National Labor Relations Board v. Truck Drivers Local Union Warehousemen and Helpers of America, A.F.L.

PETITIONER: National Labor Relations Board
RESPONDENT: Truck Drivers Local Union Warehousemen and Helpers of America, A.F.L.
LOCATION: SS Rosina Marron

DOCKET NO.: 103
DECIDED BY: Warren Court (1957-1958)
LOWER COURT: United States Court of Appeals for the Second Circuit

CITATION: 353 US 87 (1957)
ARGUED: Jan 17, 1957 / Jan 22, 1957
DECIDED: Apr 01, 1957

Facts of the case

Question

Media for National Labor Relations Board v. Truck Drivers Local Union Warehousemen and Helpers of America, A.F.L.

Audio Transcription for Oral Argument - January 22, 1957 in National Labor Relations Board v. Truck Drivers Local Union Warehousemen and Helpers of America, A.F.L.

Audio Transcription for Oral Argument - January 17, 1957 in National Labor Relations Board v. Truck Drivers Local Union Warehousemen and Helpers of America, A.F.L.

Earl Warren:

Number 103, National Labor Relations Board, Petitioner, versus Truck Drivers Local Union Number 449 et al.

Mr. Manoli.

Dominick L.Manoli:

If the Court please, this case is hereon writ of certiorari to the Second Circuit Court of Appeals.

The court below dismissed an order of the Board, to set aside an order of the Board, dismissing a complaint involving that the employers involved in this case had laid off their employees in violations of the -- violation of the National Labor Relations Act.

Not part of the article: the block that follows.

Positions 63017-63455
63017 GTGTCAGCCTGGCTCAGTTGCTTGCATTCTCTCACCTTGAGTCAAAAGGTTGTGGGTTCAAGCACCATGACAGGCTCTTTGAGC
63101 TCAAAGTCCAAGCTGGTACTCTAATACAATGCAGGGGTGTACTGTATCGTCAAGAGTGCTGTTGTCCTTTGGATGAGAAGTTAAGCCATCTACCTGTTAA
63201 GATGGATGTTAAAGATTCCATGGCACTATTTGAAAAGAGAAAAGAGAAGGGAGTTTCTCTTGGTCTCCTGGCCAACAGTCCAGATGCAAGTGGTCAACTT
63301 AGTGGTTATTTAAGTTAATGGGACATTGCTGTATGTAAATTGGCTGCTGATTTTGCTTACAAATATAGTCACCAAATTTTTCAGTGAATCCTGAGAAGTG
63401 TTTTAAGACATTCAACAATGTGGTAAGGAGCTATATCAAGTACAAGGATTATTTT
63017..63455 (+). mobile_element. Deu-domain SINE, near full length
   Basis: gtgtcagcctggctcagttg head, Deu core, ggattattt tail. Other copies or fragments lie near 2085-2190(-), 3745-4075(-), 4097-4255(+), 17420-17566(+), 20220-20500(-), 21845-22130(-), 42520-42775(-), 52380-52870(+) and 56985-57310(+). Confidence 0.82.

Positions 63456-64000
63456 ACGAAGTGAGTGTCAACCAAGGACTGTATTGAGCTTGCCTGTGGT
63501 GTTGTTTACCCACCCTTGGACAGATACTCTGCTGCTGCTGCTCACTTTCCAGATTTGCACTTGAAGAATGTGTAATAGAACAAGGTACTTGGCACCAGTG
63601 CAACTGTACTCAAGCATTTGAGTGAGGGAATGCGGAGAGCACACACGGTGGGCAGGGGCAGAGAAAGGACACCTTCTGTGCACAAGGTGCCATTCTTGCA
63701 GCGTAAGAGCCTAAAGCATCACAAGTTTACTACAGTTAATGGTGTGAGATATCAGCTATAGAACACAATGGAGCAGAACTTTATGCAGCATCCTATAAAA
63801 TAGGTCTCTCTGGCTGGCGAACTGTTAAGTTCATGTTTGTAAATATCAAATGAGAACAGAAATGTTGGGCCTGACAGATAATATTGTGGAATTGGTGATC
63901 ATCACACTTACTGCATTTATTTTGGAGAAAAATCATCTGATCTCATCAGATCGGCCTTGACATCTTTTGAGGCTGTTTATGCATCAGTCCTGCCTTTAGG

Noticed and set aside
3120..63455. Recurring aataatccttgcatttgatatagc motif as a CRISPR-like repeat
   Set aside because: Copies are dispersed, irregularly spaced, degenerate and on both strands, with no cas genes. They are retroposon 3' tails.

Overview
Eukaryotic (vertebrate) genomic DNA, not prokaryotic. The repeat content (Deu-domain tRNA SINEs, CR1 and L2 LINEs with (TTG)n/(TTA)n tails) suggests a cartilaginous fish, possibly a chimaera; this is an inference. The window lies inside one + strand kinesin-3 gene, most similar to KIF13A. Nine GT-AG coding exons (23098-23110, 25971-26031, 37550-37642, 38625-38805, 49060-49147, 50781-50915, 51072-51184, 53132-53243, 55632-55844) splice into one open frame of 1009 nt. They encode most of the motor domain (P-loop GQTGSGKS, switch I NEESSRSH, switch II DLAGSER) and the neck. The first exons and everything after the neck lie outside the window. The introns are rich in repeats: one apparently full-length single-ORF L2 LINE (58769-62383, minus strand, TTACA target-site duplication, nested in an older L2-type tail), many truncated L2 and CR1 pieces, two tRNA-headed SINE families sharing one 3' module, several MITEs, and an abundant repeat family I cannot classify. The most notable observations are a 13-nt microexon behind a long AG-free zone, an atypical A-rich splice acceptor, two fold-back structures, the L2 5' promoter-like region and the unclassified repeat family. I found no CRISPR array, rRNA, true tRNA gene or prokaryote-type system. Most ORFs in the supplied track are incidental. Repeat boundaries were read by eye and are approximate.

The question presented in this case is whether a group of employees who have been dealing with the Union representing their employees through an association for the purpose of arriving in an agreement covering all of the employers may lawfully suspend operations without violating the National Labor Relations Act.

When the Union strikes, one of the employer members of the Association and that strike carries with it the implicit threat of -- of successive strikes against the other employer members of the Association.

The facts in this case were stipulated by the parties and I may very briefly summarize them.

The employers in this case are some linen supply companies located in Buffalo, Dunkirk, and Niagara Falls, New York.

They are linen supply companies and I suppose another word might be the term, laundries.

They each employed truck drivers ranging in number from two to 22 -- 22 men.

These truck drivers in turn are represented for purposes of bargaining by the respondent Union.

And the employers here have been represented for some 13 years for purposes of collective bargaining by an association called the Linen and Credit Exchange.

The Linen and Credit Exchange had carried on negotiations with the respondent Union and the practice has been during these past 13 years for the Association and the Union to negotiate -- seek to negotiate an agreement.

In the event that they arrived at such an agreement, then this agreement is in turn submitted to the employer members of the Association.

And if a majority of these employer members of the Association approved that the agreement then all of them signed.

Now, in March of 1953, the Association and the Union, consistent with this practice, entered into negotiations for a contract to succeed the existing of current contract which was to expire in April of that year.

They negotiated for several weeks and after several weeks of negotiations, they were unable to arrive in an agreement.